Award: Brent Spence Bridge Corridor Project
Value: $3.6 billion
Location: Cincinnati and Covington, Kentucky
Clients: Ohio DOT and Kentucky Transportation Cabinet
Ohio and Kentucky have awarded the progressive design-build contract for the $3.6 billion Brent Spence Bridge Corridor Project to a joint venture of Chicago-based Walsh Construction and Westerville, Ohio-based Kokosing Construction, according to a July 27 news release.
The contractors will rehabilitate the existing double-deck bridge, which carries Interstates 71 and 75 and connects Covington, Kentucky, and Cincinnati, and build a new companion bridge to its immediate west. The project aims to improve approximately 8 miles of both interstates through Kentucky and Ohio, according to the release.
Approximately $3.1 billion will be spent on the design-build portion of the project. The remaining $500 million is allocated for improvements on a two-mile stretch of the I-75 corridor north of Linn Avenue in Cincinnati, including a new interchange for the Western Hills viaduct.
The contract addresses 6 of the corridor’s 8 total miles, including 5 miles of Interstate 71/75 in Kentucky and one mile of Interstate 75 in Ohio.
Primary goals include improving safety and traffic flow, correcting geometric deficiencies, and maintaining connections to key regional and national transportation corridors, according to the contractors.
In addition to Walsh and Kokosing, Dallas-based Jacobs Solutions will also play a role in the project. Jacobs’ scope of work includes leading the design of the 1-mile Ohio segment, which encompasses the Interstate 75, Interstate 71 and US-50 interchange and more than 1.4 million square feet of bridge deck, according to the contractor.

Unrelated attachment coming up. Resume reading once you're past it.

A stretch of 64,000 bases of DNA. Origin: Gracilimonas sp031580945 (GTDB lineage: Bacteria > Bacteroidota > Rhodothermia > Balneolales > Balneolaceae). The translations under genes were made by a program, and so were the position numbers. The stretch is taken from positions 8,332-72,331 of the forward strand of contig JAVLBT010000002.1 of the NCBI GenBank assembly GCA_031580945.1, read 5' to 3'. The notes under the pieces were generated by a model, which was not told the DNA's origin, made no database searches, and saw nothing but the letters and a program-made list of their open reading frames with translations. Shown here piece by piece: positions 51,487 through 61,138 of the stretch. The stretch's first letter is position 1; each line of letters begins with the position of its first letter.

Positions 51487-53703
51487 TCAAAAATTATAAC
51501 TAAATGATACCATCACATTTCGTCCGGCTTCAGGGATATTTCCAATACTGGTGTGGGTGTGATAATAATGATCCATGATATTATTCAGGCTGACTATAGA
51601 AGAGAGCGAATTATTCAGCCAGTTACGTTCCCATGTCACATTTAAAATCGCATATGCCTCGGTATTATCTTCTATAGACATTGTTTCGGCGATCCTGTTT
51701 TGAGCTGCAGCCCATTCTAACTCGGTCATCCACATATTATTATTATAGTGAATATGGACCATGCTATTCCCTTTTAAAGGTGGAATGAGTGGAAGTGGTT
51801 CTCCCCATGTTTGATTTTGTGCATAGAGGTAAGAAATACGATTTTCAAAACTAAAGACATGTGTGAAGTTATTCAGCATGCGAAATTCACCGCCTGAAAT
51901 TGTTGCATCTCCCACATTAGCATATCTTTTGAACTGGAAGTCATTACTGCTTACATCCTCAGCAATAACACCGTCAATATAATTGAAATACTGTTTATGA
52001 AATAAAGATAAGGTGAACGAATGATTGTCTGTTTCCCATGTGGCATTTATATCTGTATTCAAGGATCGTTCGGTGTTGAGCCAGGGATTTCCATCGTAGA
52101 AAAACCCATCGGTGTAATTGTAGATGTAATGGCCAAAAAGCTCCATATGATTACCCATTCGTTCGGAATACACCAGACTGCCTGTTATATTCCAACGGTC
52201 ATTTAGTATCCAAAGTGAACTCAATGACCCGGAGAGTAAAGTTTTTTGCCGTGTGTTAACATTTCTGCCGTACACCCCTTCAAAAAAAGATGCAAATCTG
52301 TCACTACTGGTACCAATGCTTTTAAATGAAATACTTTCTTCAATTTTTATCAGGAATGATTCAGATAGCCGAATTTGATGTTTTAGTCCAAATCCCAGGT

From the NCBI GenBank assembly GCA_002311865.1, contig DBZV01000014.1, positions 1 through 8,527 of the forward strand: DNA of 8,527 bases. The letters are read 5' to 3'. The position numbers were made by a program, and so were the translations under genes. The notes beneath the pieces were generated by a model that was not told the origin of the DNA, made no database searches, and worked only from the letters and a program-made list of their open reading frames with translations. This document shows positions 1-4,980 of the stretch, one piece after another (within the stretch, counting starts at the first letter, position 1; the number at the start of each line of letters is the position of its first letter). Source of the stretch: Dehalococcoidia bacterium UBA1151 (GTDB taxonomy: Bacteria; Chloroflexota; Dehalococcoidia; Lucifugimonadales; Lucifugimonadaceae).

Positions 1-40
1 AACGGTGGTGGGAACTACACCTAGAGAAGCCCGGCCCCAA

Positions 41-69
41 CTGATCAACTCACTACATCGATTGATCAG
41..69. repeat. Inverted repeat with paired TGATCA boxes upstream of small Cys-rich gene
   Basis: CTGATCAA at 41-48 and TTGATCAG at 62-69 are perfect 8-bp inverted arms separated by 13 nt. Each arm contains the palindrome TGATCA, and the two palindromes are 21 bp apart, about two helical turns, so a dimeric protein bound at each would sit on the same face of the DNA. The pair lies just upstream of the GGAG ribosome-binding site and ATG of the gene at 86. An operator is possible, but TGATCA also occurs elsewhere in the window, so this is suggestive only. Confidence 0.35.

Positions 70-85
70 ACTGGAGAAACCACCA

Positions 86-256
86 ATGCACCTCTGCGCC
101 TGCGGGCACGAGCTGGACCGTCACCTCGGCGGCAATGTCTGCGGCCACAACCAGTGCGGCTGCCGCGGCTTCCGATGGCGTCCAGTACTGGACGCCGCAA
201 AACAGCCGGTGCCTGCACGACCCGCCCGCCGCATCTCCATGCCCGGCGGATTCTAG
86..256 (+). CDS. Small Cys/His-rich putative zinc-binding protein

Jacobs will also serve as the independent companion bridge engineer, performing design checks of the new river crossing, according to the company.
Completed in 1963, the Brent Spence Bridge gained national recognition earlier this year as a symbol of $1.2 trillion Infrastructure Investment and Jobs Act funding. In January, President Joe Biden visited the bridge and called attention to its status as one of the most congested freight routes in the country, per Spectrum News 1.
The bridge is also set to receive $1.385 billion in funding from the federal government’s Bridge Investment Program. Local news outlet LinkNKY reported that the Federal Highway Administration deemed the bridge in need of replacement in 1998.
Groundbreaking is set for this year, with substantial completion expected in 2029, according to the project’s website.